Toi Ohomai Institute of Technology chief executive Dr Leon Fourie says the tertiary institute welcomes any additional assistance for students, following Labour's election promise of a $50 a week increase to student allowances.
Labour Party leader Jacinda Ardern says her party also intends to offer one year of free tertiary education if elected to government, starting from 2018.
“Students have told us the priority needs to be living costs. Just getting by week-to-week has become a significant barrier to many people continuing to study,” she says.
“Right now a typical student receives an allowance of around $170, but many tell me that's not enough to even cover their rent.
“Labour will therefore boost living cost assistance for students by $50 a week from the start of 2018.
“I'm keen to remove tertiary fees as quickly as possible, so I have brought forward by one year our three years' free policy. From the beginning of 2018, everyone starting tertiary education for the first time will get one year full-time study fees free. That will be extended to two years free in 2021 and three years free in 2024. If conditions allow, we will accelerate this policy further.”
Leon says Toi Ohomai offers a range of scholarships for students from all walks of life to make study accessible.
“We work closely with government agencies to assist where we can to support fees-free training through the Youth Guarantee fund and Maori Pacifica Trade Training, to name two.
“Access to education is key to enabling families to break the poverty cycle and to growing our region. We support all parties who are working to provide increased opportunities for students.”
Head of Student Support Dr Logan Bannister notes Toi Ohomai has seen an increase of students in hardship.
“When the student contacts our support services, they are often after support in the form of food and/or transport costs. We provide support in a few ways. We partner with Food Rescue, local food banks, we provide preloaded bus cards and also have free budgeting support on site for all students to access.”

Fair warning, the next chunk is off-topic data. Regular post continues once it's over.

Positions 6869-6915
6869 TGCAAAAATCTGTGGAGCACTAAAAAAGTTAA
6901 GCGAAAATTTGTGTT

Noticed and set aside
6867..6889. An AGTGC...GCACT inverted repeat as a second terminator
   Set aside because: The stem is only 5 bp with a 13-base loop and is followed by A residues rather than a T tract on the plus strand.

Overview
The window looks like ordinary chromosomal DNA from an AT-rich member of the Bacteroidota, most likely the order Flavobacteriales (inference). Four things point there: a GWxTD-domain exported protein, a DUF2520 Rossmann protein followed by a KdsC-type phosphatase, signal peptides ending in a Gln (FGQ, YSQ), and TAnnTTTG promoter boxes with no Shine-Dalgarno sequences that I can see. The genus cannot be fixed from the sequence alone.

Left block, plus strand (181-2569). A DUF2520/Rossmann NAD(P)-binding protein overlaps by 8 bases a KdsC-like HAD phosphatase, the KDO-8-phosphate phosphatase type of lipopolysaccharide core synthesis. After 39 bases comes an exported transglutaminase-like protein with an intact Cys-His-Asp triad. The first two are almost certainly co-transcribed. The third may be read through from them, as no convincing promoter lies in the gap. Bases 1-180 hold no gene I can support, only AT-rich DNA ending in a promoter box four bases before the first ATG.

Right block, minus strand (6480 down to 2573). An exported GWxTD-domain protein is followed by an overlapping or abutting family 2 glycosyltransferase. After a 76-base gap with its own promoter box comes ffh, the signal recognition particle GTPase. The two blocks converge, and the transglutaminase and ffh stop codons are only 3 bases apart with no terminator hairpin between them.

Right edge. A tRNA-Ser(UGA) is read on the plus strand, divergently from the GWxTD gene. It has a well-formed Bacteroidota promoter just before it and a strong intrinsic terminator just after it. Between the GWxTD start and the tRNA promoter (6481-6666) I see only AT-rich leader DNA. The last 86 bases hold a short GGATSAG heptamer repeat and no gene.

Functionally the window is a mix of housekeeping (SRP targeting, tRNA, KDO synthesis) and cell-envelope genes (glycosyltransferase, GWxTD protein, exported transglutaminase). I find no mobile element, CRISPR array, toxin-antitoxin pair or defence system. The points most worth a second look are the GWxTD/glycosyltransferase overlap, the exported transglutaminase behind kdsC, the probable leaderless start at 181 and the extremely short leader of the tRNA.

Tauranga MP Simon Bridges calls the policy a ‘big-spending' promise, which ‘proves' the Labour Party are still ‘all about taxing people more and spending a lot more'.
“National increases the amounts available for student allowances and student loans by the cost of living every year, and will increase the accommodation benefit by $20 a week on April 1 next year as part of our Family Incomes Package.
“Taxpayers already meet about 80 per cent of the cost of tertiary education. University graduates on average earn a big premium over their lifetime compared to those who don't attend university. It is only fair that they make a contribution to their training.”
He adds it's important to remember those who go into the workforce without attending university are subsidising the university education of those who do go.
“It is unfair to tax plumbers more so we can train more lawyers.”
Jacinda says the policy is funded out of $6 billion allocated to Education in Labour's fiscal plan, and will be available not just to university students, but those in any post-secondary school qualification, including industry training and apprenticeships.